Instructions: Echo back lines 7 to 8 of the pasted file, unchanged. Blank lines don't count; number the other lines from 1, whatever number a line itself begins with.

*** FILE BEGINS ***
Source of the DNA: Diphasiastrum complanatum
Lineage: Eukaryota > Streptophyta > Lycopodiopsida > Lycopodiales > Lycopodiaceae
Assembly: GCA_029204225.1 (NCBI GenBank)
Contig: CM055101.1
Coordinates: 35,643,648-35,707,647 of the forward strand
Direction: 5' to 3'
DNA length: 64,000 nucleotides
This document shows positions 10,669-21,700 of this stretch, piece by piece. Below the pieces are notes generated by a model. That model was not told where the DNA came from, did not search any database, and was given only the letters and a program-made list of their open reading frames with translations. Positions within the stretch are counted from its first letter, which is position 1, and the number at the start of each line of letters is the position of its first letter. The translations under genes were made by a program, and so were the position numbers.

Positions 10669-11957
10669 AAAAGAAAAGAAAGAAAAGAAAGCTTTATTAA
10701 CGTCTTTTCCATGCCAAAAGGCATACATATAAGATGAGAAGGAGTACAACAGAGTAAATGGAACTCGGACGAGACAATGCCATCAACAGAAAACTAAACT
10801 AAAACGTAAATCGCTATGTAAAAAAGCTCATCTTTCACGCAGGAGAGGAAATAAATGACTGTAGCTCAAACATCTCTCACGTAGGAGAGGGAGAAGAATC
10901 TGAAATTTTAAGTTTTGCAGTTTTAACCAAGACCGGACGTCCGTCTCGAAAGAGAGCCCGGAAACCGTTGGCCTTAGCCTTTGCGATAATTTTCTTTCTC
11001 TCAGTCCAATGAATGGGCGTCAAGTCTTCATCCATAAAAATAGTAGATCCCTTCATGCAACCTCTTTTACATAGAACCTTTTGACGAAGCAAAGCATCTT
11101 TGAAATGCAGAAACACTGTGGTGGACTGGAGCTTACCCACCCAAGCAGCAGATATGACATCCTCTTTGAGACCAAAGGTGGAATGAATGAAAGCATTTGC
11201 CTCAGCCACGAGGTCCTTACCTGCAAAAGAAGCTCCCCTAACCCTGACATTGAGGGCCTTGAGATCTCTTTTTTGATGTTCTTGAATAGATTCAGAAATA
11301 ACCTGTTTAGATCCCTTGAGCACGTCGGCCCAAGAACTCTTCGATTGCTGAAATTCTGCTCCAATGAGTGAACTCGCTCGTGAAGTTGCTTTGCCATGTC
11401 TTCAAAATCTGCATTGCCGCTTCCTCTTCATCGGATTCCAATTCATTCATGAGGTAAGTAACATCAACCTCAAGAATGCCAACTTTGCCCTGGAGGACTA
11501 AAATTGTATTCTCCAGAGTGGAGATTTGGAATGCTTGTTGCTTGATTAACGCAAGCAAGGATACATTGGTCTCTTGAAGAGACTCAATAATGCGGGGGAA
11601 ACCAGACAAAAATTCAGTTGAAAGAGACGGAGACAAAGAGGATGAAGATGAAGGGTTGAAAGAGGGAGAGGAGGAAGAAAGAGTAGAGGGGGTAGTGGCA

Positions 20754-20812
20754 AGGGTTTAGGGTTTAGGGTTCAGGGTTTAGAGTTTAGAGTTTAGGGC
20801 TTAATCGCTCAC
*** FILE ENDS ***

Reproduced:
DNA length: 64,000 nucleotides
This document shows positions 10,669-21,700 of this stretch, piece by piece. Below the pieces are notes generated by a model. That model was not told where the DNA came from, did not search any database, and was given only the letters and a program-made list of their open reading frames with translations. Positions within the stretch are counted from its first letter, which is position 1, and the number at the start of each line of letters is the position of its first letter. The translations under genes were made by a program, and so were the position numbers.